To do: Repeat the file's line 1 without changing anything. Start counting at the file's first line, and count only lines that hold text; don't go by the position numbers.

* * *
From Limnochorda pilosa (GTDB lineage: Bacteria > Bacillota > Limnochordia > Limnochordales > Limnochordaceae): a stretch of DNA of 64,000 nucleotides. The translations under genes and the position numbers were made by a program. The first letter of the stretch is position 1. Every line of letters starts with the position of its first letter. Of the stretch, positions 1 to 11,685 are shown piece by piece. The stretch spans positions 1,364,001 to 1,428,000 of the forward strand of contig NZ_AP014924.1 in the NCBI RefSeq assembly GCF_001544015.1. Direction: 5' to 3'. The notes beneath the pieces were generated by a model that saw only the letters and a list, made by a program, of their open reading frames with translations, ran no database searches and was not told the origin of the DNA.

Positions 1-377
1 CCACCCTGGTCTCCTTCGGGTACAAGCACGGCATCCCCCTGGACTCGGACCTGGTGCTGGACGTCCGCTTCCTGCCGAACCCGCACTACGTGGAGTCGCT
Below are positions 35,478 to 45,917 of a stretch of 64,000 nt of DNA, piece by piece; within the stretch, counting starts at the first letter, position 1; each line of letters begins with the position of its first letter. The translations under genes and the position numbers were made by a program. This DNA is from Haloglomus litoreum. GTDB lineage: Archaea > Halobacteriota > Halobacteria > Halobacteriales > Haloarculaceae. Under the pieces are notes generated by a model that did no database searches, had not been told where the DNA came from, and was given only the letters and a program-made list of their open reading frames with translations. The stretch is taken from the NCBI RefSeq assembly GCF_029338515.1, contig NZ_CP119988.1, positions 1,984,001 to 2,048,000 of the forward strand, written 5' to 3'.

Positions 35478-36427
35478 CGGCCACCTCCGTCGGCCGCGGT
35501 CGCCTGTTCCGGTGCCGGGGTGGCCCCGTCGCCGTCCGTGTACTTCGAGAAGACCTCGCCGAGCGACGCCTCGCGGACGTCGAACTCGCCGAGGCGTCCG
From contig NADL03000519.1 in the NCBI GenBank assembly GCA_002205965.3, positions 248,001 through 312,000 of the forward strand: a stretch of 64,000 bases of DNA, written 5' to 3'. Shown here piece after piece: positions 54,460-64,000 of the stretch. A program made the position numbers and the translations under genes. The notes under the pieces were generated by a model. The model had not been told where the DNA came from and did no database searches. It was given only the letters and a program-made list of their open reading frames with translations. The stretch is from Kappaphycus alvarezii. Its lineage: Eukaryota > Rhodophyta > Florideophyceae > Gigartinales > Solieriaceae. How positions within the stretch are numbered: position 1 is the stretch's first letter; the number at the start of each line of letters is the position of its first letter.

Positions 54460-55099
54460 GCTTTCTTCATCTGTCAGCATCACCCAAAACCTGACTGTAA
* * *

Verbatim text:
From Limnochorda pilosa (GTDB lineage: Bacteria > Bacillota > Limnochordia > Limnochordales > Limnochordaceae): a stretch of DNA of 64,000 nucleotides. The translations under genes and the position numbers were made by a program. The first letter of the stretch is position 1. Every line of letters starts with the position of its first letter. Of the stretch, positions 1 to 11,685 are shown piece by piece. The stretch spans positions 1,364,001 to 1,428,000 of the forward strand of contig NZ_AP014924.1 in the NCBI RefSeq assembly GCF_001544015.1. Direction: 5' to 3'. The notes beneath the pieces were generated by a model that saw only the letters and a list, made by a program, of their open reading frames with translations, ran no database searches and was not told the origin of the DNA.